Anyone with an inherited retinal disease (IRD) should consider genetic testing. Genetic testing may be able to identify the mutated gene (or genes) responsible for your vision loss. Armed with this important information, you and your doctor can then determine the best course of action for your disease and discuss how the newest advances in research that might apply to you. You won’t know if you’re a candidate for gene therapy clinical trials, or any potential gene therapy treatments, until you know your genetic mutation. Once you know your gene, you can also participate in natural history studies or other studies that help researchers advance treatments.

The best way to confirm a diagnosis of LCA, or another genetic retinal disease, is with genetic testing to identify the gene mutation that caused it. There are 27 confirmed genes associated with LCA alone and a mutation in just one of them can cause blindness. Testing is easy, based on saliva or blood samples. It should be done by an experienced laboratory where genetic counselors can explain test results and recommend next steps.

My Retina Tracker is a free and secure online registry run by the Foundation Fighting Blindness (FFB). The goal of My Retina Tracker is to drive the research toward prevention, treatments and cures for people living with retinitis pigmentosa, Stargardt disease, Usher syndrome and the whole spectrum of inherited retinal degenerative diseases, including Leber congenital amaurosis. My Retina Tracker notifies registrants of clinical trials and gives researchers access to their disease data – but not their personal information – to advance research and therapy development associated with IRDs.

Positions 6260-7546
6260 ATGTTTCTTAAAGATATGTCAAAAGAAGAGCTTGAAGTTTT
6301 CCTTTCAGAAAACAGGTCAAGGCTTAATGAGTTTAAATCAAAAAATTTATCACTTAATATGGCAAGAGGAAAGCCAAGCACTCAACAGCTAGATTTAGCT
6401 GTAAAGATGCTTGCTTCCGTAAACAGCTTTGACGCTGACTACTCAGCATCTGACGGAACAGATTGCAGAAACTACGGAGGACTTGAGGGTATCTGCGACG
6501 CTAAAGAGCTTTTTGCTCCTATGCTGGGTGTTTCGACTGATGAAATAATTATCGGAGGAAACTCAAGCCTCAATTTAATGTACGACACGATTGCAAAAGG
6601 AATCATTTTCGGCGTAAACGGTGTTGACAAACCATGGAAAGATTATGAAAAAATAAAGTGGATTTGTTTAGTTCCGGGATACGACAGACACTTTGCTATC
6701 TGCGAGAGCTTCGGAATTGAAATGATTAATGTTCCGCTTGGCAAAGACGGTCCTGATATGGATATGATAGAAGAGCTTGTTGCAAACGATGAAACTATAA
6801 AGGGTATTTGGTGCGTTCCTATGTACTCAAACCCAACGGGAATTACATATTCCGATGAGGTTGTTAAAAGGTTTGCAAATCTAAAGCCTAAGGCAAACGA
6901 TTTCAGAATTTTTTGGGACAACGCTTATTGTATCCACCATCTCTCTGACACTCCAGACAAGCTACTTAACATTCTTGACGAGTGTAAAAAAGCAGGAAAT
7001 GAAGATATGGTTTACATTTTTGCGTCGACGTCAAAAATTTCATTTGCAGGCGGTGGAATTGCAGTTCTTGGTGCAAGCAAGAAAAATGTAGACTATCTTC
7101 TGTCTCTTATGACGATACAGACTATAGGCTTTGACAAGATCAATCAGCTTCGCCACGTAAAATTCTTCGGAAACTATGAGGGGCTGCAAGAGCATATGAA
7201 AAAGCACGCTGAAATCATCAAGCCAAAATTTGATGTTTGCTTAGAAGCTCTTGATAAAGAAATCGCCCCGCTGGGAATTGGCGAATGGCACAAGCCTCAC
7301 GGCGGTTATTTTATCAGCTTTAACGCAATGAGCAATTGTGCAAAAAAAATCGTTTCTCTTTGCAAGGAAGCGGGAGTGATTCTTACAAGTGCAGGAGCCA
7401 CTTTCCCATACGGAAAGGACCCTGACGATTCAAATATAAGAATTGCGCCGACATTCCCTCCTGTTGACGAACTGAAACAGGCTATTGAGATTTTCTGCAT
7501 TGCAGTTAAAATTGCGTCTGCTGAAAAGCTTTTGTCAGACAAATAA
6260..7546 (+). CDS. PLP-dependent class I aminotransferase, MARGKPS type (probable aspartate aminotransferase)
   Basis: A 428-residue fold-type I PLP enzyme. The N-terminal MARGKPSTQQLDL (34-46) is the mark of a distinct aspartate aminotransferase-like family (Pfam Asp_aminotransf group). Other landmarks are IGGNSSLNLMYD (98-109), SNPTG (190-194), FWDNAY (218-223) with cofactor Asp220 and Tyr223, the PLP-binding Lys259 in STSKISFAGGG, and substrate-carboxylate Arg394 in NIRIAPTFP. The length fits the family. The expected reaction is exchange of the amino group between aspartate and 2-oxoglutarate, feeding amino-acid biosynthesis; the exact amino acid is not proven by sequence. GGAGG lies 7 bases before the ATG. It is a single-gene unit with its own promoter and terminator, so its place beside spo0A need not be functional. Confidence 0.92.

The global registry includes rare inherited retinal disease patient disease information from Europe, North, South and Central America, Asia and the Pacific.

Once you are registered on My Retina Tracker, you are eligible for access to free genetic testing and counseling through FFB. It is essential for all people at risk of LCA to receive genetic testing to avoid the possibility of misdiagnosis and inappropriate forms of treatment.